John F Kennedy
Mimi Alford's memoir "Once Upon a Secret: My Affair with President John F. Kennedy and Its Aftermath," struck me as very sad but very true. Now she is 69, a grandmother and a retired church administrator. She says she wrote her book to "unburden" herself.
Here's her story: Alford was a very pretty debutante, just nineteen, whose connections got her a summer job as an intern in JFK's White House in 1962. Just a few days after she started working in the Press Office, she was invited to swim at lunchtime in the White House pool where the President swam daily to ease his chronic back pain. Needless to say, at that time Americans knew little about Kennedy's many health problems or his many, many sexual indiscretions. .
Alford was swimming when the President met her. Later that day she was invited to a party by Dave Powers, the President's pal, who worked as an aide to JFK. The party consisted of Powers, a couple of other young female staffers, and a pitcher of daiquiris.Powers made sure her glass was never empty. When JFK arrived he offered to take her on a personal tour. She thought the others were coming with them, but they were alone. He took her to "Mrs. Kennedy's bedroom."
"I noticed he was moving closer and closer. I could feel his breath on my neck. He put his hand on my shoulder," she recounts.The next thing she knew, he was standing above her, looking directly into her eyes and guiding her to the edge of the bed. "Slowly, he unbuttoned the top of my shirtdress and touched my breast." Yes, she writes a bit like it is a bodice ripper. But the facts are not romantic.He took off his pants but not his shirt. After it was over, he pointed her to the bathroom. She had been a virgin.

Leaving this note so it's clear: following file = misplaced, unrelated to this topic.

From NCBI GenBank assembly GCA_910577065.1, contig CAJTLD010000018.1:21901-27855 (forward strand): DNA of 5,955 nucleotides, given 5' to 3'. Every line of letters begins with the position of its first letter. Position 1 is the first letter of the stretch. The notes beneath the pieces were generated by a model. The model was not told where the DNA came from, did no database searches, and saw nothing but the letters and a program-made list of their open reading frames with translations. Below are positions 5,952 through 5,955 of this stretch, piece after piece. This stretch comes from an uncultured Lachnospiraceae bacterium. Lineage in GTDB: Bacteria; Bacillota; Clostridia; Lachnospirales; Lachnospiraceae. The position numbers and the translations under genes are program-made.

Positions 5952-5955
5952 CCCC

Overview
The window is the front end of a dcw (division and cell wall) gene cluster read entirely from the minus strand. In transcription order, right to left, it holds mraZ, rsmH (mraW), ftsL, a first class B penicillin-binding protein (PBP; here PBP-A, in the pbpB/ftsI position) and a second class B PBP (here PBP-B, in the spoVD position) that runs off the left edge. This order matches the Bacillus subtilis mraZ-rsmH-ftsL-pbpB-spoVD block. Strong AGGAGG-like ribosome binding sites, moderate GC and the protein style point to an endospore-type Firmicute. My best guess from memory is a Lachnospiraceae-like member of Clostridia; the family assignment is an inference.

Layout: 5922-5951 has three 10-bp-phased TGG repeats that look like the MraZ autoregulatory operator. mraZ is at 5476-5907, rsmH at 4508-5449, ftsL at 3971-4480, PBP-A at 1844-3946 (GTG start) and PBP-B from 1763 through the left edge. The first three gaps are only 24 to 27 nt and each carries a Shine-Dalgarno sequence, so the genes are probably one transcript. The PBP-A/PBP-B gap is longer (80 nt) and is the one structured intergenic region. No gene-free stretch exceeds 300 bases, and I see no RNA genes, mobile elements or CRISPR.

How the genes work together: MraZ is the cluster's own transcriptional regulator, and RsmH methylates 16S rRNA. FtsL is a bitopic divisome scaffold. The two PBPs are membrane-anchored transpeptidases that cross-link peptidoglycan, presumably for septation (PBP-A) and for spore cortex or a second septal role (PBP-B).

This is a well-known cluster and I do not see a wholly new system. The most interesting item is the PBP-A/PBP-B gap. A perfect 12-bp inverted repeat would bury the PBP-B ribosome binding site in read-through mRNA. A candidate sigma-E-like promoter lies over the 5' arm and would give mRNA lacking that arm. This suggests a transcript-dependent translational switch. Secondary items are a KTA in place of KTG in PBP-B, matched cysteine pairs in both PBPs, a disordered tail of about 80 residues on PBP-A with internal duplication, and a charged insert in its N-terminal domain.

The affair continued. She would swim with the President, then race back to her desk to await his summons. She called him "Mr. President." He never kissed her on her lips. She traveled with him, waiting to be summoned to his hotel room. She watched him, she claims; take a handful of poppers at a raucous party at Bing Crosby's ranch. And she once gave Dave Powers oral sex while the President watched but demurred when he wanted her, at another time, to service Ted Kennedy.
The last time she met JFK, Alford was about to be married to her college sweetheart. It was November 15, 1963, just a week before JFK was assassinated in Dallas. She writes:
"He took me in his arms for a long embrace and said, 'I wish you were coming with me to Texas.' And then he added, 'I'll call you when I get back.' I was overcome with sudden sadness. 'Remember, Mr. President, I'm getting married.' 'I know that,' he said, and shrugged. 'But I'll call you anyway.'" Oh, the arrogance.
Alford writes, trying to explain her behavior, "The fact that I was being desired by the most famous and powerful man in America only amplified my feelings to the point where resistance was out of the question." And, oh, I believe her. I do. It was a time when all that most girls wanted was to have a powerful and important man interested in them. The only power young women then felt they could have was sexual.
But is it so different now? Of course, there was Monica Lewinsky who carried in the pizza, snapped her thong and initiated that Oval Office seduction. Clinton was another President who behaved badly while Lewinsky was young and insecure and needy. In the current move "The Ideas of March," the plotline also revolves around the affair a Presidential candidate has with an attractive intern. So we still believe important men behave arrogantly and young women still primarily rely on their sexual power. Sad but true: Mimi Alford's fifty-year-old story is not yet out-of-date.
Myrna Blyth is editor-in-chief of ThirdAge.
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